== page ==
An honest, forthright investment analyst or stockbroker will explain that building a stock and bonds portfolio takes time. Focus on buy-and-hold investments that gain value over the long term. Many investors pass their portfolios along to their beneficiaries, who also buy and hold the stocks and bonds.
Building a diverse portfolio of stocks from various sizes of companies in a number of industries, and then adding bearer bonds and a small amount of resilient cryptocurrency works best. As you develop your portfolio and build wealth, consider other investments, such as gold. Ask your stock analyst or broker to help you plan a long-term investment strategy that works.
8. Day Trading Is Simple
Many people look at day trading, the process of purchasing a “sure thing” stock as soon as the market opens, and then selling it just before the market closes, as a way to earn money quickly. In truth, most people either merely break even or lose money doing this. In fact, only four percent of day traders earn money doing so, according to New Trader U. Buy and hold earns money, but day trading does not, so if you spot an irrigation firm you think you want to own a part of, buy its stock and hold on to it for decades.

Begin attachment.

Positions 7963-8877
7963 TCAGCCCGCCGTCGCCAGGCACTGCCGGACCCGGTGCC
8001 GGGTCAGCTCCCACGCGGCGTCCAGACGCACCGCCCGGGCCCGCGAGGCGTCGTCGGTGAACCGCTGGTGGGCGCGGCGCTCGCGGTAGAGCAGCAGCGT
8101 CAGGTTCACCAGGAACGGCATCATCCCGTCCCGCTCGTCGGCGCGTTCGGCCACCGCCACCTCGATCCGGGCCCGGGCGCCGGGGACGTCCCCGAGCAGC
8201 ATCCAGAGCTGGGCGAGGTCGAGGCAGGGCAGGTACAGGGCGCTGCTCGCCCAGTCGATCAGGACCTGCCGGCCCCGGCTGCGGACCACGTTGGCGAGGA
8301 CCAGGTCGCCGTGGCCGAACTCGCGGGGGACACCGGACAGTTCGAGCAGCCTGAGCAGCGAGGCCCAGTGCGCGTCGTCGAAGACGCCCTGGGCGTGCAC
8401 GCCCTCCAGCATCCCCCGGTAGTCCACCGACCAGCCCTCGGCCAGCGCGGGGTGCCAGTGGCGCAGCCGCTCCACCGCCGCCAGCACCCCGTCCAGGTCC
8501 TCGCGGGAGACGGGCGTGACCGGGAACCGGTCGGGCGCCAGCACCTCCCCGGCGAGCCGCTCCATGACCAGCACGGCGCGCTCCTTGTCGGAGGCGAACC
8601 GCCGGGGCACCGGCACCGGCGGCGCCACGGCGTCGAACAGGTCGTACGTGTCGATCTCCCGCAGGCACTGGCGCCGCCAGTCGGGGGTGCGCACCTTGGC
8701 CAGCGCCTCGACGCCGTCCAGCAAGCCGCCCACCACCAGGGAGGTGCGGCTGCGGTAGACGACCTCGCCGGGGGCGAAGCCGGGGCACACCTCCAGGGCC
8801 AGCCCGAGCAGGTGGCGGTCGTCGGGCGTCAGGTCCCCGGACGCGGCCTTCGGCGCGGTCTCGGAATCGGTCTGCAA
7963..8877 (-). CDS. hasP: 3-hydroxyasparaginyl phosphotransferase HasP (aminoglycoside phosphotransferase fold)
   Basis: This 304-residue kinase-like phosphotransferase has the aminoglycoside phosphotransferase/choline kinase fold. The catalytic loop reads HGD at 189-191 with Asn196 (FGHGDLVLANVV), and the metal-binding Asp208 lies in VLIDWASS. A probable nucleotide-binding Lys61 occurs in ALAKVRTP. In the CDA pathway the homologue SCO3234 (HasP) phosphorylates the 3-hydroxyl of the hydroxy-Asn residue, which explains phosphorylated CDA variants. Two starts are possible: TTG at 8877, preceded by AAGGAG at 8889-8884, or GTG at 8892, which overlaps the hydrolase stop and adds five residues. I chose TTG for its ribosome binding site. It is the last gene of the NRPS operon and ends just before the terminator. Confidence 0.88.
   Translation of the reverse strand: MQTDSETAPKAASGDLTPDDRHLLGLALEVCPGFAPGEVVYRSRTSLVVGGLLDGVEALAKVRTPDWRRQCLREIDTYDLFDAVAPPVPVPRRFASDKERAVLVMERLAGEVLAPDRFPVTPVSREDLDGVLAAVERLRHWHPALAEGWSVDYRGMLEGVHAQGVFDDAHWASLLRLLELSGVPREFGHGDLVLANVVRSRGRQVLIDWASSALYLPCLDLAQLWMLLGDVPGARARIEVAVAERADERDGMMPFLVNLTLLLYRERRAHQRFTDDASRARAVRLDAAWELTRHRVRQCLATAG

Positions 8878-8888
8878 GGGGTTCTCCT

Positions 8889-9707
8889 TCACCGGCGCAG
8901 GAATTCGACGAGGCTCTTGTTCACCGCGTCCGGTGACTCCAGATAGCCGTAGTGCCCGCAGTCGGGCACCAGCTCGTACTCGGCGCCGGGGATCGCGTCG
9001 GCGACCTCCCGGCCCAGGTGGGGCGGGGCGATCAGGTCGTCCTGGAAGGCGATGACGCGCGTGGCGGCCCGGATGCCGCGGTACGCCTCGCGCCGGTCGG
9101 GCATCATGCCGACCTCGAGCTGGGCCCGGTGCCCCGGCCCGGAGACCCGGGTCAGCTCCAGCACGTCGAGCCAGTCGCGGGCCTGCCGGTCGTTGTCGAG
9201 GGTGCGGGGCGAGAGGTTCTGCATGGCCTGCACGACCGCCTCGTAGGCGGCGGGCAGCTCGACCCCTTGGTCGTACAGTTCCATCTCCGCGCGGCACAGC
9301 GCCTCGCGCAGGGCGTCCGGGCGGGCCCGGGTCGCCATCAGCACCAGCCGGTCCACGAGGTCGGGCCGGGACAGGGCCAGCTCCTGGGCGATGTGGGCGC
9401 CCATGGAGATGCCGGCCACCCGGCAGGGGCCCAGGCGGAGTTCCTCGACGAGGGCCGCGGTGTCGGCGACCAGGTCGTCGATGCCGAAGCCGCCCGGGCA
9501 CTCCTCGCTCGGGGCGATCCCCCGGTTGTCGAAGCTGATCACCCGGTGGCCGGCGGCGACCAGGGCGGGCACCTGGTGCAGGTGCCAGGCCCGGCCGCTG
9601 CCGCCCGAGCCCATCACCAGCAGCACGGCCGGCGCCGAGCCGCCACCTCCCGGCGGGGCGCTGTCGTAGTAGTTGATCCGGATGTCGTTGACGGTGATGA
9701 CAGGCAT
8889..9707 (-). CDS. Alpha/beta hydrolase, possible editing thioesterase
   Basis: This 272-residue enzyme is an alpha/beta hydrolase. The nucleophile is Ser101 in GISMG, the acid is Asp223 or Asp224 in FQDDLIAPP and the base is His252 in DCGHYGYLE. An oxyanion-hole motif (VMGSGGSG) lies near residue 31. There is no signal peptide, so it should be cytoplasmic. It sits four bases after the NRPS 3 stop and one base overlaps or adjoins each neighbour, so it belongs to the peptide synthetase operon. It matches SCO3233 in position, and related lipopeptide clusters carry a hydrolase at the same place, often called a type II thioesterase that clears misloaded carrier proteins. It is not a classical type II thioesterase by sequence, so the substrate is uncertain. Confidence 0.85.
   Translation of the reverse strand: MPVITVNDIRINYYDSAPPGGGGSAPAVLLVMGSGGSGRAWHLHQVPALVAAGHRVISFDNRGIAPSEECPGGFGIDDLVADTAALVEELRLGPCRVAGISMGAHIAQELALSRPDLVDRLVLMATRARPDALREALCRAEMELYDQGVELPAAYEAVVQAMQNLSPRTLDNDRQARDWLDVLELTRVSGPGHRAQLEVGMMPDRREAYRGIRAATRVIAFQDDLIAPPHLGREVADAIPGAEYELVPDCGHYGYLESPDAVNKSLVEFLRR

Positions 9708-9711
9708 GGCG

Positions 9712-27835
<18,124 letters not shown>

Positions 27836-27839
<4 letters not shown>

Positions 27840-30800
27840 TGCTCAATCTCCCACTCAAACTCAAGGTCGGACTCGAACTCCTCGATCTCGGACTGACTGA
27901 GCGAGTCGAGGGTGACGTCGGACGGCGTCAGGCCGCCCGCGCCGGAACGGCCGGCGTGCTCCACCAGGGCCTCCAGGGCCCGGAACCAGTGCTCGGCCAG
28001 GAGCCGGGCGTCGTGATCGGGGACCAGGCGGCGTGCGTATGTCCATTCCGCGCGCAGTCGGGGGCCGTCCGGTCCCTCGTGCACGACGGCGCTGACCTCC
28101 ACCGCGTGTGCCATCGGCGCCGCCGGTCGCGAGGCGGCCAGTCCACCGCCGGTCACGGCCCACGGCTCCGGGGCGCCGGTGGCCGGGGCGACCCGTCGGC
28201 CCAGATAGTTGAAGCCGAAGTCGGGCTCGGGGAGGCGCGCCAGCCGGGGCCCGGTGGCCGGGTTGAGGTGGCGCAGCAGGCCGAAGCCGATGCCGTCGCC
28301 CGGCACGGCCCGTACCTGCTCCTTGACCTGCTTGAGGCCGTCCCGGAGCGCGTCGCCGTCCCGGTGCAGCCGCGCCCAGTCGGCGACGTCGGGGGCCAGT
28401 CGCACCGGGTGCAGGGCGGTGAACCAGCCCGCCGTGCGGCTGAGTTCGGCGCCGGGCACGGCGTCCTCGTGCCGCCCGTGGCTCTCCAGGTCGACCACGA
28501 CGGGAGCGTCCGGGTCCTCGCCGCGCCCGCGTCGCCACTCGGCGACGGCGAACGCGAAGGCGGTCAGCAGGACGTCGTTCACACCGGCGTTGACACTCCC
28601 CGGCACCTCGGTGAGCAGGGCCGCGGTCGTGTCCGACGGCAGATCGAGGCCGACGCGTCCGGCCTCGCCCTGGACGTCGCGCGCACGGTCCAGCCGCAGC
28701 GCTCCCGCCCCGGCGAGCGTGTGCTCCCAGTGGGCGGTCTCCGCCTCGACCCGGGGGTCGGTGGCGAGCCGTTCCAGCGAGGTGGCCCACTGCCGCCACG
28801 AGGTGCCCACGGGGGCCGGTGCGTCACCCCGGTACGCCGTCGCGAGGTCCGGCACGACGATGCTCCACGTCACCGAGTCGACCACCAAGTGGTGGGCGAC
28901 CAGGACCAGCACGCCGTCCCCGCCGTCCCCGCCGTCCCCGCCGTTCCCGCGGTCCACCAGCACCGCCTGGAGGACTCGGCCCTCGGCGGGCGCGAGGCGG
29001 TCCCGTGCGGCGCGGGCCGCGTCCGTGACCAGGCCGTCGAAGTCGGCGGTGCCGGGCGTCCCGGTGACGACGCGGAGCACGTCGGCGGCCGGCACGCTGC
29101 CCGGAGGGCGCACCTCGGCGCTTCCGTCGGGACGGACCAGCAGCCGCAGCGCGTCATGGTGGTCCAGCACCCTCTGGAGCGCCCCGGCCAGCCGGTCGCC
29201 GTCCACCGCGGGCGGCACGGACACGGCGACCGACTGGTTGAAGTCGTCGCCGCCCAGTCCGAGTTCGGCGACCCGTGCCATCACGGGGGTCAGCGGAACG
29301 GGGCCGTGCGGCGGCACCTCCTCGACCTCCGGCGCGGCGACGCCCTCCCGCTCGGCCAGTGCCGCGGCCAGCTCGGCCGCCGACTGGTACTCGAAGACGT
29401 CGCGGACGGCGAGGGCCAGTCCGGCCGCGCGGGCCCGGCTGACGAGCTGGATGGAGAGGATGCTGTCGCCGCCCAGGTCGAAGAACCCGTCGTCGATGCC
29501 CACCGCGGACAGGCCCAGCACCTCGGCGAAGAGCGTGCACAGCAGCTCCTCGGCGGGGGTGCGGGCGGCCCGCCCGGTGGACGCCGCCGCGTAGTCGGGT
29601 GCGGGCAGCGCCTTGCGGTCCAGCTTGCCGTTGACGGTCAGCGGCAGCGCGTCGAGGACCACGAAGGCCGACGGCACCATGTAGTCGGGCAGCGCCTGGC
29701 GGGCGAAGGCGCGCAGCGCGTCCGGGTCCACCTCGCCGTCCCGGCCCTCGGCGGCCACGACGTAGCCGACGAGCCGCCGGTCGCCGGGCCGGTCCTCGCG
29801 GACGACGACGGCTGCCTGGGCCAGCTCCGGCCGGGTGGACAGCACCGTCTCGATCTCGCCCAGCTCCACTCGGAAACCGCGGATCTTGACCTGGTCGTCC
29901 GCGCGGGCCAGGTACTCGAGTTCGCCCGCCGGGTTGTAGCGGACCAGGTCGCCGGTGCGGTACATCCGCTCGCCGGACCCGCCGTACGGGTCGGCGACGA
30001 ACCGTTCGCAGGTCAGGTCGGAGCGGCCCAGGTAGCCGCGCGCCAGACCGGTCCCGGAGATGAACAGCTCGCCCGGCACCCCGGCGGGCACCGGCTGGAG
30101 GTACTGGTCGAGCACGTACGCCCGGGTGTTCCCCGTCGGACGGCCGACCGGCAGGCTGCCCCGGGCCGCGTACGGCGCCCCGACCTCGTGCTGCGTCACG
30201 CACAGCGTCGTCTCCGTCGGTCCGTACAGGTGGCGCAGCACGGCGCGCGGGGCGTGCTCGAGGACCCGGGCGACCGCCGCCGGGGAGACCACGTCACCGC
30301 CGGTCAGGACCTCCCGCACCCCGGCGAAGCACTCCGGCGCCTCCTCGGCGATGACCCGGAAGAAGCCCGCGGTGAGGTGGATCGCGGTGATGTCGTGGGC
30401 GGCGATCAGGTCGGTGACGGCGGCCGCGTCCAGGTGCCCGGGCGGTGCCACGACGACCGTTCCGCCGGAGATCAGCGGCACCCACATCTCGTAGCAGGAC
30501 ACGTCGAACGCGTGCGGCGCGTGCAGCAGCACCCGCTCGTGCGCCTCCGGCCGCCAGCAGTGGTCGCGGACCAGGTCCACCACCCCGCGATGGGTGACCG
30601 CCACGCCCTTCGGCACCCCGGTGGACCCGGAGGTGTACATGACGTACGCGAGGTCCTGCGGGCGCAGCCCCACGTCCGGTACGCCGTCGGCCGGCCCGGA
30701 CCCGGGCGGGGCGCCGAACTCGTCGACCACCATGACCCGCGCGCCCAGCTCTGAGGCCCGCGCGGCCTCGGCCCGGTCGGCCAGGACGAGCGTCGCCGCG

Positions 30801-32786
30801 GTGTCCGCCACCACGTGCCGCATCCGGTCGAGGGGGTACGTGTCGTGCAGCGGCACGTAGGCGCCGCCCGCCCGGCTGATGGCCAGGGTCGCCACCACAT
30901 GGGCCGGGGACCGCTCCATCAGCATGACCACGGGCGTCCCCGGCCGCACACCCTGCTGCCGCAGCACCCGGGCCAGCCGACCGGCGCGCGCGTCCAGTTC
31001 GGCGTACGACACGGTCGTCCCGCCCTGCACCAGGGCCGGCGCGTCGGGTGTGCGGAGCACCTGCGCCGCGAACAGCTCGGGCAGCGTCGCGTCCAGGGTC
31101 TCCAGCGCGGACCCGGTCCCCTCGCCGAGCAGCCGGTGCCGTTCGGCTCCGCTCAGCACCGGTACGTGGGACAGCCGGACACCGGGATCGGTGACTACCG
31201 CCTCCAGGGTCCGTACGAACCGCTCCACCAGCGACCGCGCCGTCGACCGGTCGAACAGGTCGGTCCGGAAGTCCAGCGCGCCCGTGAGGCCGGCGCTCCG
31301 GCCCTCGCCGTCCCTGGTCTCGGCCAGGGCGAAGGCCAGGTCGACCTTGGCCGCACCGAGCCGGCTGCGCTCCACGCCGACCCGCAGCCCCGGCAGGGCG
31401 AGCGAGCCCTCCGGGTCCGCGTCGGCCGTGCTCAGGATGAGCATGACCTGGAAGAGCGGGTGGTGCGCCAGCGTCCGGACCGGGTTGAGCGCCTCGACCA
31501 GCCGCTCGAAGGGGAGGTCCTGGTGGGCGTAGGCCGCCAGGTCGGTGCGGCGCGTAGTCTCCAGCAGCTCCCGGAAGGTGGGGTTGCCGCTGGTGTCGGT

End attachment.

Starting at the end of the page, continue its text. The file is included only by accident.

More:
Ask your market advisor for advice on how long you should hold on to a stock. Most will counsel you to invest only as much money as you could afford to lose. If you cannot afford a loss, you aren’t yet ready to invest in the stock market, cryptocurrency, or precious metals. Also, avoid gambling.
9. The Movements of the Market Are Random
Let’s permanently negate this myth. The stock market responds according to the economy. Stockbrokers monitor the markets according to signals, but not the kind that the get-rich-quick-scams advertise. Unscrupulous “stock coaches” advertise apps that will monitor signals for you, then invest for you when the robot, or artificial intelligence, says you should.
Learning to pick stocks requires much more study than learning to pick the ponies. Rather than a matter of chance, it boils down to finding companies that address a need, operate honestly, respect their employees, and continually innovate. These companies must respond quickly to market changes and the worldwide economy.
Instead of paying a lot of money to buy a “stock picking” course, go to a website that offers free college courses online, like EdX.org or Coursera, and take a few essential economics courses. Ensure that you understand how a fiat currency failure in Venezuela affects oil prices in the U.S. and other similar situations before trying your hand at investing. Even educated individuals like those at an engineering firm may not have taken the right classes in college to prepare them for investing. Ask your stock market advisor for advice on which classes to take, so you can quickly get yourself up to speed on the knowledge you need.
10. Markets Are Always Efficient